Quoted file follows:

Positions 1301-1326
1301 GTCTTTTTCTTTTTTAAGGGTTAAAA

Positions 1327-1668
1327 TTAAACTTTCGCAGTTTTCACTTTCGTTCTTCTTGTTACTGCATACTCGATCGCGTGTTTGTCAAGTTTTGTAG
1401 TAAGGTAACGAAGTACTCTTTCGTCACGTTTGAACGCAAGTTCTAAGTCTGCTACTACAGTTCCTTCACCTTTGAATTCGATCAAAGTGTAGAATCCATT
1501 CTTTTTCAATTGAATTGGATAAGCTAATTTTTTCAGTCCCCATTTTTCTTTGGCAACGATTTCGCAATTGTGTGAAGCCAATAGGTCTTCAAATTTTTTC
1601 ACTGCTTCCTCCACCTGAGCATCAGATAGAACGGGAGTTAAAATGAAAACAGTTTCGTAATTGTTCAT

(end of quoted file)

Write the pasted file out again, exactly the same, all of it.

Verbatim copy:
Positions 1301-1326
1301 GTCTTTTTCTTTTTTAAGGGTTAAAA

Positions 1327-1668
1327 TTAAACTTTCGCAGTTTTCACTTTCGTTCTTCTTGTTACTGCATACTCGATCGCGTGTTTGTCAAGTTTTGTAG
1401 TAAGGTAACGAAGTACTCTTTCGTCACGTTTGAACGCAAGTTCTAAGTCTGCTACTACAGTTCCTTCACCTTTGAATTCGATCAAAGTGTAGAATCCATT
1501 CTTTTTCAATTGAATTGGATAAGCTAATTTTTTCAGTCCCCATTTTTCTTTGGCAACGATTTCGCAATTGTGTGAAGCCAATAGGTCTTCAAATTTTTTC
1601 ACTGCTTCCTCCACCTGAGCATCAGATAGAACGGGAGTTAAAATGAAAACAGTTTCGTAATTGTTCAT